On This Day the Government Attempted to Grab Our Guns

Weatherman2020

Diamond Member
Mar 3, 2013
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Right coast, classified
So we killed them.
IMG_0567.jpeg


On this day in 1775, the “shot heard round the world” occurs at Lexington Green.

It had been mere hours since Paul Revere ended his famous ride from Boston to Lexington (see yesterday’s post). Seven hundred British soldiers were en route to Concord. Their goal? They wanted to seize the weapons and supplies that Americans had stored at Concord, Massachusetts.

In the early morning hours of April 19, the British troops ran into about 70 American minutemen on Lexington Green. These men were led by Captain John Parker, a veteran of the French and Indian War. As the British approached, the Americans stood firm. But then someone heard a British officer shout: “Lay down your arms, you damned rebels!” Others heard similar variations of the same comment: “Throw down your arms, ye villains, ye rebels” or “Ye villains, ye rebels, disperse, damn you, disperse!”

In the meantime, Parker later testified that he “immediately ordered our Militia to disperse, and not to fire.” Most of the men began to disperse, as ordered, but some never heard the order. And NONE of the Americans put down their arms.

No one really knows who fired the first shot that followed . . . the “shot heard round the world”!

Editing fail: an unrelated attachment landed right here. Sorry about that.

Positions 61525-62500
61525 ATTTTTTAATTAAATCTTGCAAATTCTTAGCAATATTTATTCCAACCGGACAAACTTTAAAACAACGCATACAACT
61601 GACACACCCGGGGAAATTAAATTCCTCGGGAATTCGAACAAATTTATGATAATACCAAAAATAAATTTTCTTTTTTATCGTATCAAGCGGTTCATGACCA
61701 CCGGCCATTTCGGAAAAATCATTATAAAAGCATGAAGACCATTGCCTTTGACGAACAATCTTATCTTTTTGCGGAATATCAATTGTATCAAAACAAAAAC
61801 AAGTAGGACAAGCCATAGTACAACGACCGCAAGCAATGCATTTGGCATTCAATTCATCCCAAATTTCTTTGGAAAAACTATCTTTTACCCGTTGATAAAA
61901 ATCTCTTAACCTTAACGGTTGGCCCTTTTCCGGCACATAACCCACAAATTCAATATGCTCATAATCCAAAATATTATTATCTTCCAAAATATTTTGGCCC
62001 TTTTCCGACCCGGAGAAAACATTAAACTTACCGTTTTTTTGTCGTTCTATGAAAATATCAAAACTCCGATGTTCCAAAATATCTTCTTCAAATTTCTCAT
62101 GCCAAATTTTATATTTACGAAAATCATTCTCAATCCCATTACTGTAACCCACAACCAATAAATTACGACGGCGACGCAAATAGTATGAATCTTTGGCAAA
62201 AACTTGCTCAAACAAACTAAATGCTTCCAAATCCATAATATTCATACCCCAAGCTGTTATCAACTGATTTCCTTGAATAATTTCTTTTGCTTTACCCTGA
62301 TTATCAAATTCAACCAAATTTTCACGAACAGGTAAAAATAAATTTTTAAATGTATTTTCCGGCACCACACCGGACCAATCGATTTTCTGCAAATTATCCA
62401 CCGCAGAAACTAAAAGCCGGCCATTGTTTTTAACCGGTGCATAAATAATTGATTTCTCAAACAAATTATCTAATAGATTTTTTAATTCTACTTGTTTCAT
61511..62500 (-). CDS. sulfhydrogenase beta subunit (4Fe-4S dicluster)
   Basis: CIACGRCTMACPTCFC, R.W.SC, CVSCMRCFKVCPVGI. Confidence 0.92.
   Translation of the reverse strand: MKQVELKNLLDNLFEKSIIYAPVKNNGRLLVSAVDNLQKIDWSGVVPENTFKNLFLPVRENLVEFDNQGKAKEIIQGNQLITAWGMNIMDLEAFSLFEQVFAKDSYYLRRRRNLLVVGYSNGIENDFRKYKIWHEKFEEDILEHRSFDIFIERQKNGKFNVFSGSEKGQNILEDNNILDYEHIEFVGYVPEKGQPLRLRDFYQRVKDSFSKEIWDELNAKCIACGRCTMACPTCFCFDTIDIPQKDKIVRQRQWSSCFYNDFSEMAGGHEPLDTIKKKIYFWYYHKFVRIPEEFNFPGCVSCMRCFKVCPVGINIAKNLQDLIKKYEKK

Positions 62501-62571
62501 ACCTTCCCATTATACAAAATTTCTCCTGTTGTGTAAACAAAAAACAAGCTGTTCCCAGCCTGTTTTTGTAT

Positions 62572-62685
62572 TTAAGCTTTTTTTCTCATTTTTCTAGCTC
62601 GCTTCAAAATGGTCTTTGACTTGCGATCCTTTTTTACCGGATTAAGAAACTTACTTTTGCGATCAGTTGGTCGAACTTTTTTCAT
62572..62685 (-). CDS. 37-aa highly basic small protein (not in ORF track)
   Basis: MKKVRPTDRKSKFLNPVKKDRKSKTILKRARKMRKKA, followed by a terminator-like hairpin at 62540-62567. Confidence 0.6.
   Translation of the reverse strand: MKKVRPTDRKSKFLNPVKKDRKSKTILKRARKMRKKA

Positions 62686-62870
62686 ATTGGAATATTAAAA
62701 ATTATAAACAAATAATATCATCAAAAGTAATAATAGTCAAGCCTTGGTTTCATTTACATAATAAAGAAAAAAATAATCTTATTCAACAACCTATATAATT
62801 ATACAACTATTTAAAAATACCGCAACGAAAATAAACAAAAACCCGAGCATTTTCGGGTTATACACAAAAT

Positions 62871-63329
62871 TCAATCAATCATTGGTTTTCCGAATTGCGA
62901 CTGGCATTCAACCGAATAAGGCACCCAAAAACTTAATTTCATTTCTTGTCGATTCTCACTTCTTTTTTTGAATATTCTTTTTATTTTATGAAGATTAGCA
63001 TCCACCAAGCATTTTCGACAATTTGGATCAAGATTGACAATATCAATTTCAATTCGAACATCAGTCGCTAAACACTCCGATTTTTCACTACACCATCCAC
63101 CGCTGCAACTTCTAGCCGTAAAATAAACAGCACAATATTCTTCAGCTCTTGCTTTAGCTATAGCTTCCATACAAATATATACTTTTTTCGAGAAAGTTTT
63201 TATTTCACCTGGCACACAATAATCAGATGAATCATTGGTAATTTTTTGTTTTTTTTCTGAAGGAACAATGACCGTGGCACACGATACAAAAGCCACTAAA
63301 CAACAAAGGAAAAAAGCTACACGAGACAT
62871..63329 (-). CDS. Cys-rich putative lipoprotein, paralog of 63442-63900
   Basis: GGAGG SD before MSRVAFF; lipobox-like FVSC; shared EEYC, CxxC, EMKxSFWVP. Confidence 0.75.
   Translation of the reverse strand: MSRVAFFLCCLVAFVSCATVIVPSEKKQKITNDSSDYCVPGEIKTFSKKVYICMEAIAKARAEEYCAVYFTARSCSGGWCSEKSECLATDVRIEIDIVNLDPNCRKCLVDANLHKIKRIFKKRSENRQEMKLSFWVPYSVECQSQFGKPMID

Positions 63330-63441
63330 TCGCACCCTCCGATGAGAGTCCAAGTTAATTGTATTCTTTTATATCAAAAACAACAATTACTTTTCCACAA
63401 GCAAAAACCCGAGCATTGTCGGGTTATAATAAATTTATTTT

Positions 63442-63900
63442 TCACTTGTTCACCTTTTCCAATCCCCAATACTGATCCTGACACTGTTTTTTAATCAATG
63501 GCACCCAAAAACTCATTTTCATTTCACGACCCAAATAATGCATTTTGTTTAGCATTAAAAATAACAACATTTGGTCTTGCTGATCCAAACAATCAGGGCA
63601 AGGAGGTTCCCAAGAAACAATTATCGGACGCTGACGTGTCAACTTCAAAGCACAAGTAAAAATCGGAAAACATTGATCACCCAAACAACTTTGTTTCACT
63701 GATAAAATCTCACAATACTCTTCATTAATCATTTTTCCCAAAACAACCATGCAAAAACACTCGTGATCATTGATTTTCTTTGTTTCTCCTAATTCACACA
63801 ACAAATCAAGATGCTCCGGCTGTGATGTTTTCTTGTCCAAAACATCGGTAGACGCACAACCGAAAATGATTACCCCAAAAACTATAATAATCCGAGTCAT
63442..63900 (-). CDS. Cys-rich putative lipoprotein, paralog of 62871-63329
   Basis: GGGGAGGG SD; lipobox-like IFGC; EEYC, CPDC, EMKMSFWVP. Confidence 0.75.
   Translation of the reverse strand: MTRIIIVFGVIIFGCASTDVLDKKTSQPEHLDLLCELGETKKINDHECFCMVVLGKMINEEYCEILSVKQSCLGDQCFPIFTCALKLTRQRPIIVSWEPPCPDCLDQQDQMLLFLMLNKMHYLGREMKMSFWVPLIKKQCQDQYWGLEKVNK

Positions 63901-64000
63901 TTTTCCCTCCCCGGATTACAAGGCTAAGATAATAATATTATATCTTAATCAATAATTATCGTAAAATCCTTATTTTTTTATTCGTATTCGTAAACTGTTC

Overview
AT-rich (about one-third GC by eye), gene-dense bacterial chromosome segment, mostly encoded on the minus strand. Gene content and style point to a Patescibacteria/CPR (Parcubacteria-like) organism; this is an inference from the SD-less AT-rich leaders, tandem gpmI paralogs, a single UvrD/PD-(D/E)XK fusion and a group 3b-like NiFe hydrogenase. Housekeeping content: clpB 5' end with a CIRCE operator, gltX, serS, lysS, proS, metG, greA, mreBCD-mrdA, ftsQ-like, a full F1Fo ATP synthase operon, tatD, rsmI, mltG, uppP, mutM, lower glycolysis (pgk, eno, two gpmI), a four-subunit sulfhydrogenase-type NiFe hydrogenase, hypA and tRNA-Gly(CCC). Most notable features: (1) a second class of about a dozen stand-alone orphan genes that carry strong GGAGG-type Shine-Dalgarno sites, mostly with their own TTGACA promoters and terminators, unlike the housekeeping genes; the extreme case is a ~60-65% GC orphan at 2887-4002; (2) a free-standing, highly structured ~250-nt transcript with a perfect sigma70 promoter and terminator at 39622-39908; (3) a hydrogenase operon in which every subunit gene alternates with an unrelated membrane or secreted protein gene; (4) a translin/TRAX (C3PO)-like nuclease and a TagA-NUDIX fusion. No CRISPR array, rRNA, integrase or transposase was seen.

Some British officers were certain that it was a provincial hidden behind a hedge. Others thought the shot came from a nearby tavern. Some of the militia at Lexington were certain that British officers fired at them.

Regardless, the first shot WAS fired. The British began firing at Americans, leaving eighteen Americans killed or wounded. Some Americans returned fire, but only one British soldier was mildly wounded.

The British troops continued toward Concord. They searched for weapons without finding anything of note. Potentially, the British could have simply returned to Boston at that point but for one thing: A fire broke out. The source of that fire is unknown, but the American militia thought that the British were burning down buildings. They ran for North Bridge and a brief skirmish ensued, leaving 3 British and 2 Americans dead. The British began their retreat toward Boston.

Americans fired upon British soldiers the entire way back to Boston, where they cornered them in the city. In all, nearly 300 British soldiers were killed or wounded during the retreat. By contrast, Americans lost less than 100.

The Library of Congress summarizes: “By the end of the day, the colonists were singing ‘Yankee Doodle’ and the American Revolution had begun.”
 
Apparently the British detail was ordered to seize some contraband gunpowder when they ran into unexpected resistance.
 
So we killed them.
View attachment 934580

On this day in 1775, the “shot heard round the world” occurs at Lexington Green.

It had been mere hours since Paul Revere ended his famous ride from Boston to Lexington (see yesterday’s post). Seven hundred British soldiers were en route to Concord. Their goal? They wanted to seize the weapons and supplies that Americans had stored at Concord, Massachusetts.